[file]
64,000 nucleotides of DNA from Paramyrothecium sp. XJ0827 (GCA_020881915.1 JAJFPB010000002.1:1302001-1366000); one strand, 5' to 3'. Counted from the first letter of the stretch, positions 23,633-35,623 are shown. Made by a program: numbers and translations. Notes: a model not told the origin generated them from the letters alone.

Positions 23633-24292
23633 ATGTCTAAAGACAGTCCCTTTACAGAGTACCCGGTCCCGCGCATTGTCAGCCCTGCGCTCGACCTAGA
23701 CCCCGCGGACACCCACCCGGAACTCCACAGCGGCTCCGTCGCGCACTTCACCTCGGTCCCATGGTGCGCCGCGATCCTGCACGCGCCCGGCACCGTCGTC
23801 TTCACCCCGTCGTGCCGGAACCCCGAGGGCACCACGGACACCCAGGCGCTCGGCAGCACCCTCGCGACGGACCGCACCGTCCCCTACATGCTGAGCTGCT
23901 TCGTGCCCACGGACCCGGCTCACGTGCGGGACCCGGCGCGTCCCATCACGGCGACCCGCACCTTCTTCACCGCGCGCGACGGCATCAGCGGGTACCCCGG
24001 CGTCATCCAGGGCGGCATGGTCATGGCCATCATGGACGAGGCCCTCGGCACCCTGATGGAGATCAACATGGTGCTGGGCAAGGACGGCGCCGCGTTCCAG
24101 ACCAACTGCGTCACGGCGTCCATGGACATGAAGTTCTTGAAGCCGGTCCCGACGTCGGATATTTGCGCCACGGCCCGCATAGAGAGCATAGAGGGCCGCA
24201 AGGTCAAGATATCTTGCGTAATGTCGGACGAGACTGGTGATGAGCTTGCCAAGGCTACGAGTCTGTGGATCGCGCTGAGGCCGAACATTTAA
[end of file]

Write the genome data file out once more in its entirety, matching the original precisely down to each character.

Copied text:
64,000 nucleotides of DNA from Paramyrothecium sp. XJ0827 (GCA_020881915.1 JAJFPB010000002.1:1302001-1366000); one strand, 5' to 3'. Counted from the first letter of the stretch, positions 23,633-35,623 are shown. Made by a program: numbers and translations. Notes: a model not told the origin generated them from the letters alone.

Positions 23633-24292
23633 ATGTCTAAAGACAGTCCCTTTACAGAGTACCCGGTCCCGCGCATTGTCAGCCCTGCGCTCGACCTAGA
23701 CCCCGCGGACACCCACCCGGAACTCCACAGCGGCTCCGTCGCGCACTTCACCTCGGTCCCATGGTGCGCCGCGATCCTGCACGCGCCCGGCACCGTCGTC
23801 TTCACCCCGTCGTGCCGGAACCCCGAGGGCACCACGGACACCCAGGCGCTCGGCAGCACCCTCGCGACGGACCGCACCGTCCCCTACATGCTGAGCTGCT
23901 TCGTGCCCACGGACCCGGCTCACGTGCGGGACCCGGCGCGTCCCATCACGGCGACCCGCACCTTCTTCACCGCGCGCGACGGCATCAGCGGGTACCCCGG
24001 CGTCATCCAGGGCGGCATGGTCATGGCCATCATGGACGAGGCCCTCGGCACCCTGATGGAGATCAACATGGTGCTGGGCAAGGACGGCGCCGCGTTCCAG
24101 ACCAACTGCGTCACGGCGTCCATGGACATGAAGTTCTTGAAGCCGGTCCCGACGTCGGATATTTGCGCCACGGCCCGCATAGAGAGCATAGAGGGCCGCA
24201 AGGTCAAGATATCTTGCGTAATGTCGGACGAGACTGGTGATGAGCTTGCCAAGGCTACGAGTCTGTGGATCGCGCTGAGGCCGAACATTTAA